But there you have it, Mojo. This is my love letter to you. Thank you for helping me discover who I am, for the crazy stories and for all the times you stubbornly refused to format things correctly on WordPress. We’ve both come so far since then. So yes, it’s bittersweet, and no, I don’t know if I’m ready, but I can’t think of a better way to bid you farewell than with a quote from a film (typical). So, “Here’s looking at you, kid.”

Love always,


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Graduating blogger Mike Bedard reflects on his time at UCLA in a final post

I came to UCLA as a transfer, so I’ve only had two years to enjoy the campus and student life this school has to offer.

The week I moved in, I started looking for clubs to get involved with, one of which was The Daily Bruin. It seemed like a great opportunity to be a part of the student community as well as put everything I’ve learned as an English major to use. But then something tragic and completely unforeseen happened … I missed the deadline.

I thought the deadline was a week later than it actually was, so my application wasn’t finished. “Oh well,” I thought. I moved on, joined some other clubs, did an internship, and I carried on with life.

At the beginning of my senior year, I wasn’t thinking about joining The Daily Bruin at all. It wasn’t that journalism no longer appealed to me. My brain was just too busy exploding from the euphoria of being accepted into James Franco’s creative writing class. So that was kind of a big deal, that I proceeded to tell all my friends about (some of whom still don’t believe I was actually in the class). And then something unexpected happened.

I received a text from Kate Parkinson-Morgan saying she was from The Daily Bruin and that she had heard I was taking the Franco class. She wanted me to write for the relatively new blog called Mojo.

My first thought was, “How did this chick get my phone number?” (It turns out we had a mutual friend, so it wasn’t as creepy as I initially thought.) My second thought was, “Man, I haven’t even gone to the first class yet, and I’m already famous!” My second thoughts always tend to be on the narcissistic side. My third thought was, “I’m hungry,” so I grabbed some Fat Sal’s, and after I had eaten, I remembered Kate’s text, so I responded and said I’d be willing to meet to talk more about this opportunity.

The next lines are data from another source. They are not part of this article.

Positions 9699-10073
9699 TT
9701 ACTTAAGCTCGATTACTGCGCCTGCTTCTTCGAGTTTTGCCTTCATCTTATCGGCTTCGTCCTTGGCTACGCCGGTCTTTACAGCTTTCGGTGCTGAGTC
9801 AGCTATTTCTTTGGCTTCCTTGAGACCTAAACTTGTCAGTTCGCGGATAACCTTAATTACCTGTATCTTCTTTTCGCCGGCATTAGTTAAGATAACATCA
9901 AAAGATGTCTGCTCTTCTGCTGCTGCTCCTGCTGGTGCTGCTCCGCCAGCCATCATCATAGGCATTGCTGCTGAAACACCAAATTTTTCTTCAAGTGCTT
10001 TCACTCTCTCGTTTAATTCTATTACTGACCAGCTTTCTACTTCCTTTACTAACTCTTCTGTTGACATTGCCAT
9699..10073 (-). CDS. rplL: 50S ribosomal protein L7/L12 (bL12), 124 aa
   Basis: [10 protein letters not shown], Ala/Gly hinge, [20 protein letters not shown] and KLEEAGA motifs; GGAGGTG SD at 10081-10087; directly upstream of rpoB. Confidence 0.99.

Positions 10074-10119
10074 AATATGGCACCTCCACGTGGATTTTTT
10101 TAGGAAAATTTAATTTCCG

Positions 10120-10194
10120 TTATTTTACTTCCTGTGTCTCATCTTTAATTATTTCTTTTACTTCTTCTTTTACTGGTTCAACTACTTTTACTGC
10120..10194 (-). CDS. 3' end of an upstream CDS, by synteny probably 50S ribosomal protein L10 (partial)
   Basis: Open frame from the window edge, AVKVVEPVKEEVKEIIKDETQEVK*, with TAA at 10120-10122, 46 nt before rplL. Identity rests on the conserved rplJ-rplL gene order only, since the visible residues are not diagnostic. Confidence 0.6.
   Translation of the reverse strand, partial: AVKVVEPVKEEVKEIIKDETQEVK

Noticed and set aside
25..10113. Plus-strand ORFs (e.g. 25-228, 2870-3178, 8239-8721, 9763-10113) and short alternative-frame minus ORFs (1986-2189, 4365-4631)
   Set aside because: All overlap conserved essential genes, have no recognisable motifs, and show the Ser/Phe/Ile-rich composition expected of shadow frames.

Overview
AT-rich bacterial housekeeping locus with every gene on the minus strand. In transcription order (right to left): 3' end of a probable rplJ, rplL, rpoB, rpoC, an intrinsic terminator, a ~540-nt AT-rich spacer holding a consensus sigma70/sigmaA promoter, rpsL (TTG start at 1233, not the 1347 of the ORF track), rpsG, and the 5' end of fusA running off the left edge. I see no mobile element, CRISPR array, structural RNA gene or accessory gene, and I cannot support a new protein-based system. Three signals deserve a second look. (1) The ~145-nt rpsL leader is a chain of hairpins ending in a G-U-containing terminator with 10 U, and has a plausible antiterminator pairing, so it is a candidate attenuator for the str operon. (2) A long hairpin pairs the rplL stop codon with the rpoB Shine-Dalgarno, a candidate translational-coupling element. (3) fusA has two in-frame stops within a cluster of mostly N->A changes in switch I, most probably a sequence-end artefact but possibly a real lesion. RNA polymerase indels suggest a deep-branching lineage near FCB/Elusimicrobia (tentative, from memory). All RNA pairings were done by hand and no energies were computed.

We chatted for a bit, and eventually, Kate convinced me to apply to The Daily Bruin, and I’m so glad I did. While sometimes I have indulged myself by writing about subjects I am familiar with like writing, books, and movies, I’ve also challenged myself to go out and find stories that aren’t really in my realm of expertise like assisting in coverage of the 2012 presidential election (although I mainly watched comedians tell Mitt Romney jokes that night, so maybe it was within my realm of expertise after all).

I’m very grateful for my time here at UCLA and at The Daily Bruin. My only regret is that I couldn’t have been here longer. I’d also like to thank Kate for reaching out to me and thinking every little thing I did with James Franco was interesting. I feel like there’s no advice or parting words I could give you that haven’t already been said or wouldn’t come across as cliche, so to help all of you current students with your remaining time at UCLA, I’d like to leave you with three sentences that will get you through life, courtesy of Homer Simpson.

Number one: “Cover for me.” Number two: “Oh, good idea, boss.” Number three: “It was like that when I got here.”